Many different types of fractures occurs in bones. One of the most typical fractures that occurs is when a person uses his or her hand to block a fall before hitting the pavement. What is the name of this sort of fracture, where does it occur, and what are the correct terms used for the repair process?
1 Answer | Add Yours
A fracture is when a bone breaks. It can range from a total break to a hairline crack. When a person falls on an outstretched hand to try to break their fall and subsequently fractures a bone, we commonly say that the person has a broken wrist. This type of fracture can also occur in a car, bike, or ski accident when a person uses their hands to steady their body during a crash.
There are two bones in the human forearm: the radius and the ulna. The when somebody "breaks their wrist," most of the time it is actually the radius bone that is fractured to some degree. The actual medical term for this fracture is a distal radius fracture. It is a fracture of the radius, usually near the wrist joint. If the ulna is fractured, then the term is a distal ulna fracture. This type of fracture is sometimes referred to as a Colles fracture after the Irish surgeon Abraham Colles who first studied it.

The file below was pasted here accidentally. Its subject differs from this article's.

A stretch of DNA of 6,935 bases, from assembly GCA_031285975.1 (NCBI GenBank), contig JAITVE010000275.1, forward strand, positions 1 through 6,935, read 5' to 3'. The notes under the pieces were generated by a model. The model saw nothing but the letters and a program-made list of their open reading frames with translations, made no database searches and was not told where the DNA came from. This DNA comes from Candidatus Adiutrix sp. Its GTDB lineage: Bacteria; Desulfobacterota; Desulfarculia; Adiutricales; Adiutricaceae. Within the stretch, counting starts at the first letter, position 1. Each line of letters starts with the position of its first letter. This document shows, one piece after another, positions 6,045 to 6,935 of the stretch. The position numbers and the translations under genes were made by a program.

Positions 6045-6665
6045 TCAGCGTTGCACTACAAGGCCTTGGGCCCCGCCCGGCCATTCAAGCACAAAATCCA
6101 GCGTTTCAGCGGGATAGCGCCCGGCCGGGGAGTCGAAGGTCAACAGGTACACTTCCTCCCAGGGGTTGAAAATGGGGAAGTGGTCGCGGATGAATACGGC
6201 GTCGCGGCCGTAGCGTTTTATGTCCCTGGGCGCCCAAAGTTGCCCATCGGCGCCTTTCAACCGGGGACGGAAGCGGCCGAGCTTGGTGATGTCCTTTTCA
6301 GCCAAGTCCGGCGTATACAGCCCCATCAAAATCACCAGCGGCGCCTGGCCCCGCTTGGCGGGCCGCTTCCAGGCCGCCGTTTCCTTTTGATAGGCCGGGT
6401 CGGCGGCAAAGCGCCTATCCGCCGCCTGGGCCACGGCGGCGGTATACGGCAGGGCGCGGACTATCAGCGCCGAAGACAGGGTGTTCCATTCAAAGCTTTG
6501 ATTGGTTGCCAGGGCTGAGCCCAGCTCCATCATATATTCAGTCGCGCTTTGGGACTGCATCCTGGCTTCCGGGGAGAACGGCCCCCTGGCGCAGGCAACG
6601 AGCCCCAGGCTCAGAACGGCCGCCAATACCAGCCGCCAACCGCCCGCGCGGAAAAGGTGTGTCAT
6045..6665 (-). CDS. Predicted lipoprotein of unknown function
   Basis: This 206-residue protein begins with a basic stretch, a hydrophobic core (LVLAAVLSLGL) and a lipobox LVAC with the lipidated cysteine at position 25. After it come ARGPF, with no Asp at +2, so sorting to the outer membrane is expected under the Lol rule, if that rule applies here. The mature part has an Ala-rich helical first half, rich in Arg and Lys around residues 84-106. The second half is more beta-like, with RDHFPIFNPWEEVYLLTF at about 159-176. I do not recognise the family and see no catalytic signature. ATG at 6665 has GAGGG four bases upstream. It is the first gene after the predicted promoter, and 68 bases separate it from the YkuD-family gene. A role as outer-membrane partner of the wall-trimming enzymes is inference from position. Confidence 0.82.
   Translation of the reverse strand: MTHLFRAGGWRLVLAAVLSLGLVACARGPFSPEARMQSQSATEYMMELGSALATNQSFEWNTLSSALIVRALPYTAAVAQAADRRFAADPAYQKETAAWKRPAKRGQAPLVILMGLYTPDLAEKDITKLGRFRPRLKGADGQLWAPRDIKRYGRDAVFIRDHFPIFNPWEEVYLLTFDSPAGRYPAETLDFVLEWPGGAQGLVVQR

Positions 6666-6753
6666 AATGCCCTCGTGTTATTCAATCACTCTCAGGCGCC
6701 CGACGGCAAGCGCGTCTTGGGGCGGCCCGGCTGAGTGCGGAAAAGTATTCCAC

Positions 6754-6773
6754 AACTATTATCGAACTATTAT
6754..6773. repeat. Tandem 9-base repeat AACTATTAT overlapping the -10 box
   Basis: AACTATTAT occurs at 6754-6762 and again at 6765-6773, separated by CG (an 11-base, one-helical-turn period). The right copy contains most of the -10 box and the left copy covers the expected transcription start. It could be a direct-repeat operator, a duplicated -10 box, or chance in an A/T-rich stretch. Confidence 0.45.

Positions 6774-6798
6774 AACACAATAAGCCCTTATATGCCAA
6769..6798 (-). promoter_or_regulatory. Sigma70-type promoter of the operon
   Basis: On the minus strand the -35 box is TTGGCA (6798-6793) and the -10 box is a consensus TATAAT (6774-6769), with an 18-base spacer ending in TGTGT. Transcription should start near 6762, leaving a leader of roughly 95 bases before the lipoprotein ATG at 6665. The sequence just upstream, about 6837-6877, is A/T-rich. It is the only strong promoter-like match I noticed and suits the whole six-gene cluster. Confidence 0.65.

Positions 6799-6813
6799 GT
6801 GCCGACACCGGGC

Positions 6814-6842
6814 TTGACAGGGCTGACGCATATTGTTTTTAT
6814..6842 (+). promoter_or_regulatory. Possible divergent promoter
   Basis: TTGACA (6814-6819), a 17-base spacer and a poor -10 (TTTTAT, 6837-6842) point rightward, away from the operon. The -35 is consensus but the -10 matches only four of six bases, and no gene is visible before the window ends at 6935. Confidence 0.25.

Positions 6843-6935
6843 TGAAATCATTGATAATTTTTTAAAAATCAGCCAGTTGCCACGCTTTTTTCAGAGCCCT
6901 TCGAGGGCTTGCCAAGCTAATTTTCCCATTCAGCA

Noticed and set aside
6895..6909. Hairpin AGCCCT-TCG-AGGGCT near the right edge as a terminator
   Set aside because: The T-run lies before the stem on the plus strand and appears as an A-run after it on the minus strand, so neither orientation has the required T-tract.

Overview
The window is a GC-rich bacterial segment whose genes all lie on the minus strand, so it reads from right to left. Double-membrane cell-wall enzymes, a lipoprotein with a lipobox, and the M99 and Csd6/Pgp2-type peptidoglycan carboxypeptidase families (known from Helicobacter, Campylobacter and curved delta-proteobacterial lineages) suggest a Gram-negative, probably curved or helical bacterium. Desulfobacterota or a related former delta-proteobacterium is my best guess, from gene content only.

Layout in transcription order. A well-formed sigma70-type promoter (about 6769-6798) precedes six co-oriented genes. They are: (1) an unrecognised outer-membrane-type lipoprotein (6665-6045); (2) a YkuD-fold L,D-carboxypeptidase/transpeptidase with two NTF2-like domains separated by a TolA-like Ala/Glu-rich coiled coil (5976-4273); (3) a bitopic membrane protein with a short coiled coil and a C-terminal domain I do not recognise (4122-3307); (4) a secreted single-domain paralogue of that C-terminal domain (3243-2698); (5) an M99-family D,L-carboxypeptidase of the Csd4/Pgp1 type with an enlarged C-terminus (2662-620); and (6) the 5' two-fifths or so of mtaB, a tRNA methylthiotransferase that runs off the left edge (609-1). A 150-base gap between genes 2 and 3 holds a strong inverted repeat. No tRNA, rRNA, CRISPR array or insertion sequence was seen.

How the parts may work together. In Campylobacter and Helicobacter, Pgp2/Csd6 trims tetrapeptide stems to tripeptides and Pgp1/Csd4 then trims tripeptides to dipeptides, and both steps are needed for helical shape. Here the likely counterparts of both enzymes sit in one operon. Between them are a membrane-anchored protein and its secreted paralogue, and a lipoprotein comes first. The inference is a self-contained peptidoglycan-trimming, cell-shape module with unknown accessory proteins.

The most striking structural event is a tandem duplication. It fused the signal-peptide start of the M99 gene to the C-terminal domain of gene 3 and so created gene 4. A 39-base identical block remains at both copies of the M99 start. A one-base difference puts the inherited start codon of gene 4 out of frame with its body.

There are several options for treatment. Initially, there is usually swelling at the wrist. After taking an x-ray, if the fracture is not too bad and if the bone is not misaligned, a simply splint or cast can be used to allow the bone to naturally mend. Sometimes the bone will require a realignment (the medical term is a reduction). If this can be performed without cutting into the skin, it is called a closed reduction and can be performed in a non-surgical setting followed by a cast. If the reduction is too severe and must be performed surgically, it is called an open reduction. If the reduction is serious enough, a cast may not be enough and a metal pin or plate may be required to set the bone. In any case, physical therapy is usually required to regain the full motion of the wrist again.
We’ve answered 320,050 questions. We can answer yours, too.Ask a question